Cullahill Castle, aka Cullohill, is a dramatic but quite ruinous tower house, rising five stories high, situated on a rock outcrop near the village of Cullahill in Laois. It was constructed around 1425 by the MacGillapatricks of Upper Ossory, Finghin MacGillapatrick being the possible builder. The castle and its bawn walls were attacked persistently during its lifetime by crown forces from Kilkenny, whose citizens received an award from King Henry VI in 1441 for the ‘breaking’ of Cullahill. The castle continued to be occupied by the MacGillaptricks and was badly damaged again in 1517 by crown forces from Kilkenny, who attacked the castle and took one of its principal gates as a trophy to be displayed in the Kilkenny Tholsel. It was during the Cromwellian Wars when the North wall was bombarded and destroyed completely by cannon. The castle was recorded as being ‘out of repaire’ by the time of the Down Survey in 1657.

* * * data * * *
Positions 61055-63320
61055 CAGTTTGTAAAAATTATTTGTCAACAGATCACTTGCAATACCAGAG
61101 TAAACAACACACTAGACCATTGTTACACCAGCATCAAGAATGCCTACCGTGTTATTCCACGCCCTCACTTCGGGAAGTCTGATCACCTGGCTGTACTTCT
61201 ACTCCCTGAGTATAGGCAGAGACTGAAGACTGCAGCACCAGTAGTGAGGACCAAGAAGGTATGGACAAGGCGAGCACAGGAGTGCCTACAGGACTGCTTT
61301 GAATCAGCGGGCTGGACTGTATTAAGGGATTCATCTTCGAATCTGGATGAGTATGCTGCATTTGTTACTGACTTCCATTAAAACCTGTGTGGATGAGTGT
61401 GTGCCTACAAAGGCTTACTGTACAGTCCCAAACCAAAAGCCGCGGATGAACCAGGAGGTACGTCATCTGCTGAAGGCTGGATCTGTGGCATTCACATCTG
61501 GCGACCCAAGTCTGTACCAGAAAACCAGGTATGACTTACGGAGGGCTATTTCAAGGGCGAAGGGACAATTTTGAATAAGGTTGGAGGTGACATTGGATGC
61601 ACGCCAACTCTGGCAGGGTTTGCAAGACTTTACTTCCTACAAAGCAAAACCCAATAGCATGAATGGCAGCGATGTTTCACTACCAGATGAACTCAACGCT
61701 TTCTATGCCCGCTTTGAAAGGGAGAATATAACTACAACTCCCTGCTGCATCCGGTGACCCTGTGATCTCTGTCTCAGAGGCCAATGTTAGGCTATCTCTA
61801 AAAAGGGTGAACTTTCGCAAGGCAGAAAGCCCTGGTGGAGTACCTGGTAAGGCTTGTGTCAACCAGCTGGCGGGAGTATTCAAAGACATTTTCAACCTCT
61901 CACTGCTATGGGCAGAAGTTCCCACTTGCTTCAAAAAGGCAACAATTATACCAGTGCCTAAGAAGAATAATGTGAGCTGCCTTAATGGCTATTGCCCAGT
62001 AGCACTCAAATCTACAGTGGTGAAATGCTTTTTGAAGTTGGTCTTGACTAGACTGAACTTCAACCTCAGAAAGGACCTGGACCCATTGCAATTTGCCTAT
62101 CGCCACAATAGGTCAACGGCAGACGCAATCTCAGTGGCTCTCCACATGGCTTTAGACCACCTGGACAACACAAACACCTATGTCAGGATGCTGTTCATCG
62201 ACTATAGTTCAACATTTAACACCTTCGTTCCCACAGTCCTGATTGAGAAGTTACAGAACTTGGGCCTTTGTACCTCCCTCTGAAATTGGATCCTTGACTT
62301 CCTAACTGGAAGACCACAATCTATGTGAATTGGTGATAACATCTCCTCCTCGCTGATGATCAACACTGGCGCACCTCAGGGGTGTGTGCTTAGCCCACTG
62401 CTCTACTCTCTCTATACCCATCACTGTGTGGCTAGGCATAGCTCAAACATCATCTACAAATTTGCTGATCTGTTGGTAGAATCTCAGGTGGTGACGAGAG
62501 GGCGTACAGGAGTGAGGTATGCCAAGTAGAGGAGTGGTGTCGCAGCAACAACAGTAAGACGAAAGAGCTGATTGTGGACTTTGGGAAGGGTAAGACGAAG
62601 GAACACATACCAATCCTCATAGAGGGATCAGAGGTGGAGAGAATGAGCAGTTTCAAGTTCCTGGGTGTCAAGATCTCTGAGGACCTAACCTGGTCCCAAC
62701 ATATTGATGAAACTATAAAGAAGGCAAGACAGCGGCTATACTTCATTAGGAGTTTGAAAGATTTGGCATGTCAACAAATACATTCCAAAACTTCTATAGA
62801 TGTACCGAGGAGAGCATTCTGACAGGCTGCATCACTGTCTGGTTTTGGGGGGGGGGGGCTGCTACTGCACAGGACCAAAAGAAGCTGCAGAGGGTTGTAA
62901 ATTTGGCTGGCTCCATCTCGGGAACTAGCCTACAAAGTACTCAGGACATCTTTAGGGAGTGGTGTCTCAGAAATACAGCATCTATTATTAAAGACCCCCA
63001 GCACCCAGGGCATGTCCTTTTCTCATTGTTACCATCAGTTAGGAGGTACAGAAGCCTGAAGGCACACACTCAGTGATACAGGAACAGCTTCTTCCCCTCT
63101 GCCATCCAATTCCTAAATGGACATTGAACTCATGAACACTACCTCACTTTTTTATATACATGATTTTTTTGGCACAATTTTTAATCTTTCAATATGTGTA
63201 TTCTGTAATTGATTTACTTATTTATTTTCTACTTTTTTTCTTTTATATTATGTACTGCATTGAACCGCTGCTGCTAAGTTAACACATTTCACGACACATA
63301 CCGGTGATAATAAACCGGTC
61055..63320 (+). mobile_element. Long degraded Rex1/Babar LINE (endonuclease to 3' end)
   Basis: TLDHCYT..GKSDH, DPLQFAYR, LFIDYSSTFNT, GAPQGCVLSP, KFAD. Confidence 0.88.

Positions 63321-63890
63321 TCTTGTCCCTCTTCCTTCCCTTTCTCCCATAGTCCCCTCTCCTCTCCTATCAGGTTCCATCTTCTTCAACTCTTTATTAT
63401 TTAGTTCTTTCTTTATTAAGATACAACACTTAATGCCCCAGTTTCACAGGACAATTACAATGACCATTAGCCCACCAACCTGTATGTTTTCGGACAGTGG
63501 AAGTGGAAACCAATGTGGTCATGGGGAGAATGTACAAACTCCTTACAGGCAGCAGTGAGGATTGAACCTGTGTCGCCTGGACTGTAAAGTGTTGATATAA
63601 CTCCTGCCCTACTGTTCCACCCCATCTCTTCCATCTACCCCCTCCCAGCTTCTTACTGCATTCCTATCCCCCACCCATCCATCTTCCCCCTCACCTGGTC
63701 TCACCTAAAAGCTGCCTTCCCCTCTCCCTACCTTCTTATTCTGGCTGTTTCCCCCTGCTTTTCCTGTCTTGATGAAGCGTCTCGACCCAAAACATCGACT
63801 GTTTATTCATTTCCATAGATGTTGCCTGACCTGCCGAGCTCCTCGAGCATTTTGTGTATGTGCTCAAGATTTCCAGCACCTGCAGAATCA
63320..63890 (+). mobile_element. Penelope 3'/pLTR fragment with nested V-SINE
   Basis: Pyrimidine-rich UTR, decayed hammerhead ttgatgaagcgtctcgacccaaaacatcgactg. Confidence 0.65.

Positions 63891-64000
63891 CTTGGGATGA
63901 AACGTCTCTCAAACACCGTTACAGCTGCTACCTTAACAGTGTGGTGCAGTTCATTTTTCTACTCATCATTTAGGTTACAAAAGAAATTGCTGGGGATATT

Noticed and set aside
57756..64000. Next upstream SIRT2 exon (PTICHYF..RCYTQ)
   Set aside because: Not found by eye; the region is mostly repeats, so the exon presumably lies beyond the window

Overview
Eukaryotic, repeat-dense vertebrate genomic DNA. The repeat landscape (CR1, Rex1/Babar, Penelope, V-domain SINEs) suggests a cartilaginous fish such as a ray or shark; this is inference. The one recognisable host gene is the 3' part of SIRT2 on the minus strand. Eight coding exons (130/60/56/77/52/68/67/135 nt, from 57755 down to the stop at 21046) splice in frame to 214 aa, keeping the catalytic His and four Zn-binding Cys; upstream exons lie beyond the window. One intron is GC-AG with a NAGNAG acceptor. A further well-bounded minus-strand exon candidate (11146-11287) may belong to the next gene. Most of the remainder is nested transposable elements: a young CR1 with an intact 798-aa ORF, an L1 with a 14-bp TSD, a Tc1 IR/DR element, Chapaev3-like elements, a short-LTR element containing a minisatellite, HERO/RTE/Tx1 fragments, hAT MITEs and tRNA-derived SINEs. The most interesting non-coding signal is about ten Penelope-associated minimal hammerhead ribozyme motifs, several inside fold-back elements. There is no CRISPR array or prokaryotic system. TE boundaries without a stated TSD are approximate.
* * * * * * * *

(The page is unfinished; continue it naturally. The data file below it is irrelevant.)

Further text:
The castle is surrounded by a bawn wall which is incorporated into the yard of a later farm house. A small chapel just a couple hundred metres from the castle would have served as the personal chapel of the MacGillapatricks. Cullahill is striking and worth a visit, one feature I could not see on the day of my visit was the Sheela na Gig up high on the east wall, but I believe this could only really be seen from the adjoining property.
GPS: 52.81622, -7.47284